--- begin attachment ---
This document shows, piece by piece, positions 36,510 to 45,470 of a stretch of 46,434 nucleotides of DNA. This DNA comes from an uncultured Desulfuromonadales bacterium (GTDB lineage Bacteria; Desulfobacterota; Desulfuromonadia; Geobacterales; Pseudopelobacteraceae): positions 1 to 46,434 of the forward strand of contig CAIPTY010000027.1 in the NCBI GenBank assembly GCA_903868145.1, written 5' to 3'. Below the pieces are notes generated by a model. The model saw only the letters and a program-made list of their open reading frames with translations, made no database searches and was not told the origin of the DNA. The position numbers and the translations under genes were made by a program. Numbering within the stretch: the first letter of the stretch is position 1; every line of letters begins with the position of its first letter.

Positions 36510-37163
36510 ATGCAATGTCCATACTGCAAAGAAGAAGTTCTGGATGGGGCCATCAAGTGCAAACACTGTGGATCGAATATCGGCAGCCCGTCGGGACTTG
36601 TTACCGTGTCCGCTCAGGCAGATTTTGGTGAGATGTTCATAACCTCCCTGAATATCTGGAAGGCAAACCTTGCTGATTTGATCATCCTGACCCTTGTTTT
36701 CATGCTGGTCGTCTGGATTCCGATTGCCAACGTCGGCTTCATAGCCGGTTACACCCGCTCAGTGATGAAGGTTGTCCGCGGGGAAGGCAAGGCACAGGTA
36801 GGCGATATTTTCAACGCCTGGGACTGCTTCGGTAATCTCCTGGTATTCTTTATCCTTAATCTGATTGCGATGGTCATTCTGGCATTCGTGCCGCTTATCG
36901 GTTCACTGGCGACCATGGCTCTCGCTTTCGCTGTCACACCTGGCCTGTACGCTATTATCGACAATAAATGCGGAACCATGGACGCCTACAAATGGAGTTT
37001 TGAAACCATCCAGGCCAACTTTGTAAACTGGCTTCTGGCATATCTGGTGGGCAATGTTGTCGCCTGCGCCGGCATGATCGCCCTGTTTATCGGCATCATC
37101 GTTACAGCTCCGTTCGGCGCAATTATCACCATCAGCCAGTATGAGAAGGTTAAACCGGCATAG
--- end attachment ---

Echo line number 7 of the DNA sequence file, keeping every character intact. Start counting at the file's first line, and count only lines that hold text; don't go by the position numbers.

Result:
36901 GTTCACTGGCGACCATGGCTCTCGCTTTCGCTGTCACACCTGGCCTGTACGCTATTATCGACAATAAATGCGGAACCATGGACGCCTACAAATGGAGTTT